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Issue No. 16, Article 4/July 13, 2007

Numbers of Soybean Aphids Are Increasing

After some early-season excitement in Michigan and Ontario this year, soybean aphids have been relatively yawn-inducing in most areas in 2007 (good for growers). However, I have just learned of greater-than-threshold numbers of soybean aphids in northeastern Iowa and several locations in Minnesota, and our own data suggest that we need be more alert in Illinois over the next couple of weeks.

Our weekly surveys in 26 fields from Woodford County to Stephenson County have generated mostly zeros thus far, but the numbers increased noticeably (not alarmingly) in Stephenson County on July 9 and 10. The average number of soybean aphids per plant (and growth stage) in the 10 fields sampled in Stephenson County on July 9 and 10 were: 3.85 (R3), 1.05 (R3), 19.8 (R2), 1.85 (R3), 3.35 (R2), 8.55 (R2), 1.9 (R3), 3.1 (R3), 7.6 (R3), and 6.85 (R3). In the field with an average of 19.8 aphids per plant, 95% of the plants were infested, with as many as 50 aphids on one plant. Dave Feltes, Extension IPM Educator in the Quad Cities, also found as many as 50 aphids per plant in a soybean field in JoDaviess County on July 11. He indicated that in a previous visit to the field, the largest number of aphids he found on any given plant was one. As individual winged aphids land on soybean plants and begin producing live young, their numbers can increase rapidly.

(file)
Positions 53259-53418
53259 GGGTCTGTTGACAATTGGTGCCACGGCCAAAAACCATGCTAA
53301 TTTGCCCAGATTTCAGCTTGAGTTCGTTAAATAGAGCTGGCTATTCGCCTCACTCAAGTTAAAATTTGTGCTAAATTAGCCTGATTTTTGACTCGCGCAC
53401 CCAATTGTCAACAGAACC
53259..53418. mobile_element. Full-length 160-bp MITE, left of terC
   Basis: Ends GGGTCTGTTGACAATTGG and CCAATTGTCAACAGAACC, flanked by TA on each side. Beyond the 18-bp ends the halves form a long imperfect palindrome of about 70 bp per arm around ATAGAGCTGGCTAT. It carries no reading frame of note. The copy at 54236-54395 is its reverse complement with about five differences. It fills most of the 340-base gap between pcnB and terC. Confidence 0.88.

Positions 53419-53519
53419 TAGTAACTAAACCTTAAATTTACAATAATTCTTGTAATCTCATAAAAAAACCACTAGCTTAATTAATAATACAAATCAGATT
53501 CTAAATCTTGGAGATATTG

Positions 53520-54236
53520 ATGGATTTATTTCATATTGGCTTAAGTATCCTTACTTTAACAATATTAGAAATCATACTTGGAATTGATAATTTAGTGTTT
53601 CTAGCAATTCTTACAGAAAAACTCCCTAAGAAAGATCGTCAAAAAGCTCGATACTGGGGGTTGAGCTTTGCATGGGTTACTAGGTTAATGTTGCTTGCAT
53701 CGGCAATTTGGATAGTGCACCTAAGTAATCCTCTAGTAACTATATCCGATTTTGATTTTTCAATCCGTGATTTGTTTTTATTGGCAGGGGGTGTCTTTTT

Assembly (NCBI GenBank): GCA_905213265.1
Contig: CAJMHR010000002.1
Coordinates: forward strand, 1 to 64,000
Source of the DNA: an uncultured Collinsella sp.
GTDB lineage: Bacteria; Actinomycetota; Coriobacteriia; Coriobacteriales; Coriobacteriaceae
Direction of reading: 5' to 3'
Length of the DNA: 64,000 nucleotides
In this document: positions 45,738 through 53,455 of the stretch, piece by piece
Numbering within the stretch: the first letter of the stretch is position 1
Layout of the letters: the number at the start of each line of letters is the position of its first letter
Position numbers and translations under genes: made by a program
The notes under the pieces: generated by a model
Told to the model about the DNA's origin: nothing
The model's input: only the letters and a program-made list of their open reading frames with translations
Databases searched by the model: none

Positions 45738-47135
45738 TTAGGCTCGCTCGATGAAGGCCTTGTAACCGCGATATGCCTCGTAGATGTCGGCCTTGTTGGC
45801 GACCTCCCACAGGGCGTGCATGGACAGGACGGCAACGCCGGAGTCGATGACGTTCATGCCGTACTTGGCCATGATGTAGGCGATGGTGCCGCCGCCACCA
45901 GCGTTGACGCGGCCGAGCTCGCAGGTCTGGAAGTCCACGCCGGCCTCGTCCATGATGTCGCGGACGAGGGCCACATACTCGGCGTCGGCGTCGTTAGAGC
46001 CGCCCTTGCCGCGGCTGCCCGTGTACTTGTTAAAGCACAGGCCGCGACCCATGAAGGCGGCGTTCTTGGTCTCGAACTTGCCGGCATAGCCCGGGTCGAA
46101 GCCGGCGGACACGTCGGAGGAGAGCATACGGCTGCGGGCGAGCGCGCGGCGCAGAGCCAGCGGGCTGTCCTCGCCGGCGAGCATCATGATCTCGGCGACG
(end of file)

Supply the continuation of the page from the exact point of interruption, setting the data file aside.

These average densities won't cause anyone to lose sleep . . . if they stay where they are. However, with projected temperatures in the upper 70s and lower 80s over the next week, all heck could break loose in some fields. Remember, the doubling time for soybean aphid populations is 2 to 3 days when temperatures are in this range. I learned from Marlin Rice, Extension entomologist at Iowa State University, that the average density of soybean aphids in at least one field in northeastern Iowa increased from about 40 to more than 400 aphids

per plant within about 1 week. If the number of soybean aphids in the Stephenson County field currently with a density of about 20 aphids per plant doubles every 2 to 3 days, the average density would exceed the threshold of 250 aphids per plant in 8 to 12 days. This simple projection conveys potential only because it does not take into account the population regulatory potential of natural enemies. But, the point is clear . . . watch soybean fields closely for soybean aphids during the next couple of weeks.--Kevin Steffey

Kevin Steffey

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